Block scores third win in five Red Bull GRC races in first Detroit race

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Ken Block made it three-of-five in the Red Bull Global Rallycross season in the first of two races at Detroit. The full report from the series is below:

Hoonigan Racing Division’s Ken Block earned his record-setting sixth career Red Bull Global Rallycross victory in Detroit on Saturday, passing Patrik Sandell in the race’s late stages to further extend his Supercar points lead. Volkswagen Andretti Rallycross driver Scott Speed and Red Bull Olsbergs MSE driver Sebastian Eriksson completed the podium, while Chip Ganassi Racing’s Brian Deegan and fellow Red Bull OMSE driver Joni Wiman completed the top five.

“It was quite an eventful time!” Block said after the race. “I was happy with second place and taking home some good points, but I ended up with the win. I’m the all-time winningest GRC driver now with six wins, so that’s pretty cool. I’m really stoked—that’s just a testament to how hard my team and I work.”

Block and Sandell each won both of their heat races to set up a face-off in the final, with the Swedish driver muscling past to take an early, and sizable, lead. But with three laps to go, the Bryan Herta Rallysport car encountered a mechanical issue, allowing the field to drive past him.

“I was so focused on getting a good start that I just braked a bit late to make sure that I had the momentum to get through the first corner, and it took me a little wide,” Block explained. “Patrik got around me on the inside. He was pulling away from me a little bit, but then I saw some smoke and some fire from his car. I don’t know what happened, but I just had to find the right spot to get by him and make sure people didn’t catch up to me.”

In GRC Lites, points leader Tanner Whitten took the first victory of his career for DirtFish Motorsports. Miles Maroney earned the best finish of his career for Dreyer & Reinbold Racing, passing Austin Cindric for the second position on the final lap. Cindric completed the podium, his third of the year for OMSE.

Unofficial Red Bull Global Rallycross Detroit I Supercar results are as follows:

1. Ken Block, #43 Hoonigan Racing Division Ford Fiesta ST
2. Scott Speed, #41 Volkswagen Andretti Rallycross Beetle
3. Sebastian Eriksson, #93 Red Bull Olsbergs MSE Ford Fiesta ST
4. Brian Deegan, #38 Chip Ganassi Racing Ford Fiesta ST
5. Joni Wiman, #31 Red Bull Olsbergs MSE Ford Fiesta ST
6. Austin Dyne, #14 Bryan Herta Rallysport Ford Fiesta ST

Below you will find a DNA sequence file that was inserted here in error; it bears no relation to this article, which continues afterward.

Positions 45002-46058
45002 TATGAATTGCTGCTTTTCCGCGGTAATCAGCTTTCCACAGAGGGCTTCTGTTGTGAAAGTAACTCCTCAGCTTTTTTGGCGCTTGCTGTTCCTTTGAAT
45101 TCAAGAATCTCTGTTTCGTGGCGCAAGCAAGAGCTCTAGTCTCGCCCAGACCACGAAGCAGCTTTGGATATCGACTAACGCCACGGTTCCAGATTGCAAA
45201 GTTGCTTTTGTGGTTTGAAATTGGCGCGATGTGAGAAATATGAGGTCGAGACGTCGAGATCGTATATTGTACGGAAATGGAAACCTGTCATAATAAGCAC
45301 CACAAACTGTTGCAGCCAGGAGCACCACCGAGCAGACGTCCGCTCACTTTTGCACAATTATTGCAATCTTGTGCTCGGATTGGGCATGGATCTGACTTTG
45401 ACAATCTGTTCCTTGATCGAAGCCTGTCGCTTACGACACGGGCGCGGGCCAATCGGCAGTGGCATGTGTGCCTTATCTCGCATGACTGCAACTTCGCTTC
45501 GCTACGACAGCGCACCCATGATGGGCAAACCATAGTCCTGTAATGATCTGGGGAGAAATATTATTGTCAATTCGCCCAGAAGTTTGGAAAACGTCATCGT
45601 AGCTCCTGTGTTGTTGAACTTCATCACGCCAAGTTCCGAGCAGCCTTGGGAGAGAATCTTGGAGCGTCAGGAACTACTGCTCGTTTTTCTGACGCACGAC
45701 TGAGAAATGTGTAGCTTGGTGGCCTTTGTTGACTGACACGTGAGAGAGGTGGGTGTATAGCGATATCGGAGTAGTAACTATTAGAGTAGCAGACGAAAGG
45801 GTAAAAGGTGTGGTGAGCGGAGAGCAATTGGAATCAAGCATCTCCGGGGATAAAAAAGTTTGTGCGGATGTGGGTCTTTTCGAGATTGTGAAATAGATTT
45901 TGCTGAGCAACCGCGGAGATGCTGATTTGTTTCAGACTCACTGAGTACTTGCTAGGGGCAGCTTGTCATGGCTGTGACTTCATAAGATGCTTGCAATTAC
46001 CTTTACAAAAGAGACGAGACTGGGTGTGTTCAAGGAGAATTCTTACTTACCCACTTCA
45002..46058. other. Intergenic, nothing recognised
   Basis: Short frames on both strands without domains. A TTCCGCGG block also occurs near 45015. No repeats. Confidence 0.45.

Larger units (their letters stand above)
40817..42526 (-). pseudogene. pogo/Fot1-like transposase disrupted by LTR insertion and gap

7. Steve Arpin, #00 Chip Ganassi Racing Ford Fiesta ST
8 Nelson Piquet Jr., #07 SH Racing Rallycross Ford Fiesta ST
9. Patrik Sandell, #18 Bryan Herta Rallysport Ford Fiesta ST
10. Tanner Foust, #34 Volkswagen Andretti Rallycross Beetle
11. Bucky Lasek, #81 Subaru Rally Team USA WRX STI
12. Sverre Isachsen, #11 Subaru Rally Team USA WRX STI

Red Bull Global Rallycross action from Detroit continues on Sunday with round six of the championship for both Supercar and GRC Lites. Sunday’s action will be broadcast live on NBC at 4:30PM ET.

Latest INDYCAR Aeroscreen test continues to provide feedback; data to series

Bruce Martin Photo
Bruce Martin Photo
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RICHMOND, Virginia – After completing its third Aeroscreen test since October 2, INDYCAR continues to collect valuable data and feedback from the drivers and engineers involved in testing.

The latest test of the Aeroscreen came Tuesday, October 15 at Richmond Raceway, a .750-mile short oval. Five-time NTT IndyCar Series champion Scott Dixon has been involved in testing dating all the way back to 2017 at Phoenix with the original “Windscreen.” Tuesday’s test was the first-time two-time NTT IndyCar champion Josef Newgarden was able to test the device that partially encloses the cockpit proving greatly enhanced driver safety.

It was also the first time the current “Aeroscreen” designed and created by Red Bull Advanced Technologies, Pankl and Dallara has been tested at a short oval – a track that measures under 1.5-miles in length.

The previous tests were at the 2.5-mile Indianapolis Motor Speedway on October 2 and the Barber Motorsports Park road course on October 7.